Background: Volatile anesthetics have been shown to have vasodilating or vasoconstricting actions in vitro that may contribute to their cardiovascular effects in vivo. However, the precise mechanisms of these actions in vitro have not been fully elucidated. Moreover, there are no data regarding the mechanisms of volatile anesthetic action on small resistance arteries, which play a critical role in the regulation of blood pressure and blood flow.
Methods: With the use of isometric tension recording methods, volatile anesthetic actions were studied in intact and beta-escin-membrane-permeabilized smooth muscle strips from rat small mesenteric arteries. In experiments with intact muscle, the effects of-halothane (0.25-5.0%), isoflurane (0.25-5.0%), and enflurane (0.25-5.0%) were investigated on high K(+)-induced contractions at 22 degrees C and 35 degrees C. All experiments were performed on endothelium-denuded strips in the presence of 3 microM guanethidine and 0.3 microM tetrodotoxin to minimize the influence of nerve terminal activities. In experiments with membrane-permeabilized muscle, the effects of halothane (0.5-4.0%), isoflurane (0.5-4.0%), and enflurane (0.5-4.0%) on the half-maximal and maximal Ca(2+)-activated contractions were examined at 22 degrees C in the presence of 0.3 microM ionomycin to eliminate intracellular Ca2+ stores.
Results: In the high K(+)-stimulated intact muscle, all three anesthetics generated transient contractions, which were followed by sustained vasorelaxation. The IC50 values for this vasorelaxing action of halothane, isoflurane, and enflurane were 0.47 vol% (0.27 mM), 0.66 vol% (0.32 mM), and 0.53 vol% (0.27 mM), respectively, at 22 degrees C and were 3.36 vol% (0.99 mM), 3.07 vol% (0.69 mM), and 3.19 vol% (0.95 mM), respectively, at 35 degrees C. Ryanodine (10 microM) eliminated the anesthetic-induced contractions but had no significant effect on the anesthetic-induced vasorelaxation in the presence of high K+. In addition, no significant differences were observed in the dose dependence of the direct vasodilating action among these anesthetics with or without ryanodine at either the low or the high temperature. However, significant differences were observed in the vasoconstricting actions among the anesthetics, and the order of potency was halothane > enflurane > isoflurane. The Ca(2+)-tension relation in the membrane-permeabilized muscle yielded a half-maximal effective Ca2+ concentration (EC50) of 2.02 microM. Halothane modestly but significantly inhibited 3 microM (approximately the EC50) and 30 microM (maximal) Ca(2+)-induced contractions. Enflurane slightly but significantly inhibited 3 microM but not 30 microM Ca2+ contractions. Isoflurane did not significantly inhibit either 3 microM or 30 microM Ca2+ contractions.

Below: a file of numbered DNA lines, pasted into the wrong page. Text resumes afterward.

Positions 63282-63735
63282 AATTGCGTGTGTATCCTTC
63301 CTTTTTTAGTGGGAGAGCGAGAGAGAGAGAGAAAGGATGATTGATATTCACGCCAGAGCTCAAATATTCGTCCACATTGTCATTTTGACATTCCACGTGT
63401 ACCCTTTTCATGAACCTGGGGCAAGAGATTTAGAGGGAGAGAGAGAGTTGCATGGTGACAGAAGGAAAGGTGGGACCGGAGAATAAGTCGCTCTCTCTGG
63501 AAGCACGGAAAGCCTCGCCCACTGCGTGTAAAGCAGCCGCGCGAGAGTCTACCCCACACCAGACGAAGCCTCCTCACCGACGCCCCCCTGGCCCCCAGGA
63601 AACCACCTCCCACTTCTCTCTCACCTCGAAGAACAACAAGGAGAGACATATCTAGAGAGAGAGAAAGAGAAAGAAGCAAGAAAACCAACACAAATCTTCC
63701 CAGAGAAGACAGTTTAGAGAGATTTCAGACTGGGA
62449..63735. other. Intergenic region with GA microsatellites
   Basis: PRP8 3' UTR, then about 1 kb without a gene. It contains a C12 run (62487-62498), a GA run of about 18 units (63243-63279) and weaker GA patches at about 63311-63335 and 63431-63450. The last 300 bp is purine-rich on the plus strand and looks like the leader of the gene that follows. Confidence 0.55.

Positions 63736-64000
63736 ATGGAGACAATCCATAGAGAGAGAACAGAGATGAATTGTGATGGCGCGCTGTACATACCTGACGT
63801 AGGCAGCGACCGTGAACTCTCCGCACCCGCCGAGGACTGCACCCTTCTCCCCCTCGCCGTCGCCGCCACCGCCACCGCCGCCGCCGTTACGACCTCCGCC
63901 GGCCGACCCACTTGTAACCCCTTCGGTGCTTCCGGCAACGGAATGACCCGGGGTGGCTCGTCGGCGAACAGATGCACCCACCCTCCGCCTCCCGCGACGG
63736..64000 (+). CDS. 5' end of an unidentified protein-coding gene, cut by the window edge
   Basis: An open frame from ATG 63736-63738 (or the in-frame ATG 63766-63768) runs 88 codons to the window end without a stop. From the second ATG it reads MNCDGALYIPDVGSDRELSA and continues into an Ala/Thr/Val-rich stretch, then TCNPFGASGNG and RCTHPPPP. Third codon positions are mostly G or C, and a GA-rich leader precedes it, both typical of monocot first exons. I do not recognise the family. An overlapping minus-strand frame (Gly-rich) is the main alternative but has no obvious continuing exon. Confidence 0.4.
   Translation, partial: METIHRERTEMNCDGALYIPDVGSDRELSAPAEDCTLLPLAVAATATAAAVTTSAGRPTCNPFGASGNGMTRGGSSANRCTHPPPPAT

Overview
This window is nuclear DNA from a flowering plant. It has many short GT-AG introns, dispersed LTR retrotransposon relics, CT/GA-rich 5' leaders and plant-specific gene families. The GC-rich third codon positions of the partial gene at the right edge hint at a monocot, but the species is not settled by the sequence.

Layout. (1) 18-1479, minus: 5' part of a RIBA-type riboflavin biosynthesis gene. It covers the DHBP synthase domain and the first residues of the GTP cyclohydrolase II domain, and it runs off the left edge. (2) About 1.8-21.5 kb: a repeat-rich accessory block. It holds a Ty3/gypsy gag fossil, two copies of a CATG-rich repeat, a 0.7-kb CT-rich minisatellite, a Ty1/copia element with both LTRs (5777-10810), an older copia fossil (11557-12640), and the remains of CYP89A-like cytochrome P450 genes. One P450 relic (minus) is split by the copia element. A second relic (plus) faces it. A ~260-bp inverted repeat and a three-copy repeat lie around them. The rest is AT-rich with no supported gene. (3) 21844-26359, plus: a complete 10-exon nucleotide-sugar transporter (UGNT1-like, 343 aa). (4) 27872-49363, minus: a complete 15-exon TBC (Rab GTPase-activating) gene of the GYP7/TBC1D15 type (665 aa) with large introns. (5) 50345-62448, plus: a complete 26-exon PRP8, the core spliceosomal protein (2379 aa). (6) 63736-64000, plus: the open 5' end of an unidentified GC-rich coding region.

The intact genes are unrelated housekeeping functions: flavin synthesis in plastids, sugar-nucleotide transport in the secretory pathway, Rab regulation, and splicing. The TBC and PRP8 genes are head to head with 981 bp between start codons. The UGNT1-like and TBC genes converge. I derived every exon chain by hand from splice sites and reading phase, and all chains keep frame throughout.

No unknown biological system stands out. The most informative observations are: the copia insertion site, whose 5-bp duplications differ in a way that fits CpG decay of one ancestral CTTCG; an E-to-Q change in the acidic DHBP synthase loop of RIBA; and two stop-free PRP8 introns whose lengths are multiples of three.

Conclusions: Halothane, isoflurane, and enflurane have both vasoconstricting and vasodilating actions on isolated small splanchnic resistance arteries. The direct vasoconstricting action appears to result from Ca2+ release from the ryanodine-sensitive intracellular Ca2+ store. The vasodilating action of isoflurane in the presence of high K+ appears to be attributable mainly to a decrease in intracellular Ca2+ concentration, possibly resulting from inhibition of voltage-gated Ca2+ channels. In contrast, the vasodilating actions of halothane and enflurane in the presence of high K+ appears to involve inhibition of Ca2+ activation of contractile proteins as well as a decrease in intracellular Ca2+ concentration in smooth muscle.